Clean Reader, an app designed for censorship of literary works
By Manuel M. Almeida
Clean Reader is an new app that censors ‘offensive’ content in literary works, violating the author’s right to the integrity of his work
Technology is a weapon loaded with future… or not. An ally of the rights and freedoms, of the progress of mankind… or just the opposite. And if you want a clear example of the perverse use that can be given to technological advances to which we are witnessing these days, here is Clean Reader, an app available for iOS and Android that, shamelessly and without objection from the responsibles for the stores, censors those contents of literary works that may be ‘offensive’ to the reader.
“Prevent profanity in books from being displayed on your screen with Clean Reader; the only e-reader that gives you the power to hide swear words in any e-book.
Simply select from three settings to determine how clean you want your books to appear. Clean Reader then scans your book and prevents offensive words and phrases from showing up on the screen as you read. Every time a swear word is blocked from display a less offensive alternative with the same general meaning can be displayed”.
The approach not only is negligible for any lover of creation –in any of its areas– or for any defender of creative liberties, but directly undermines one of the basic and inalienable rights of the author, as is the integrity of his work, conveniently collected in the Berne Convention.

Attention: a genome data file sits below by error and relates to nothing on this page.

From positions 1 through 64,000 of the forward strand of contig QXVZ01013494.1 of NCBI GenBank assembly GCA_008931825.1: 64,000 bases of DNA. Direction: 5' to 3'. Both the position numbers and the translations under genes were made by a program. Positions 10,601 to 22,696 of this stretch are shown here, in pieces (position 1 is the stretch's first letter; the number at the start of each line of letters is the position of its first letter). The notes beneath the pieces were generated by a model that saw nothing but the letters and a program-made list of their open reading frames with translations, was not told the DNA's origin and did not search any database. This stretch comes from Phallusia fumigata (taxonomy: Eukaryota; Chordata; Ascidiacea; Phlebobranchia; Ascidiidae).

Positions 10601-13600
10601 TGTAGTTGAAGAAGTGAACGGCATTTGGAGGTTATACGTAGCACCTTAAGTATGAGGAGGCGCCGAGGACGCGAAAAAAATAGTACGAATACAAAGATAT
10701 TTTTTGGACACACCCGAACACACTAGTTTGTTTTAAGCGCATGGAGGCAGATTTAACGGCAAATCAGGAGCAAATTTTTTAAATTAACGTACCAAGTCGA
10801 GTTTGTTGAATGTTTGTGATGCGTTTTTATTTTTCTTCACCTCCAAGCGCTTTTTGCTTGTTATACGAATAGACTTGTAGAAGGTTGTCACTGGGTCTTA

An app that would delight dictators and fundamentalists, and become citizens in an imitation of those pathetic and sad censors, scissors in hand, who were dedicated to maul everything that was considered contrary to morality and decency in Franco’s era.
In short, as I usually recommend applications that I like and I see no reason to talk out of those I find abhorrent, joined the outrage that caused me such a discovery, I wanted to write this post by if you see it, you know what you could find.
I found it equally surprising to see the app cheered on specialized websites and even digital newspapers, with little objection to the proposal –and with some exception– and, as I say, permitted in the main ‘stores’, despite the scrupulous they are regarding other things.
And you know, if the book as a whole is what you consider unbearably offensive, you can always asking for author’s head or throw your gadget in the fire. Well, sure there will be soon a virtual campfire app.
Ver el post original en español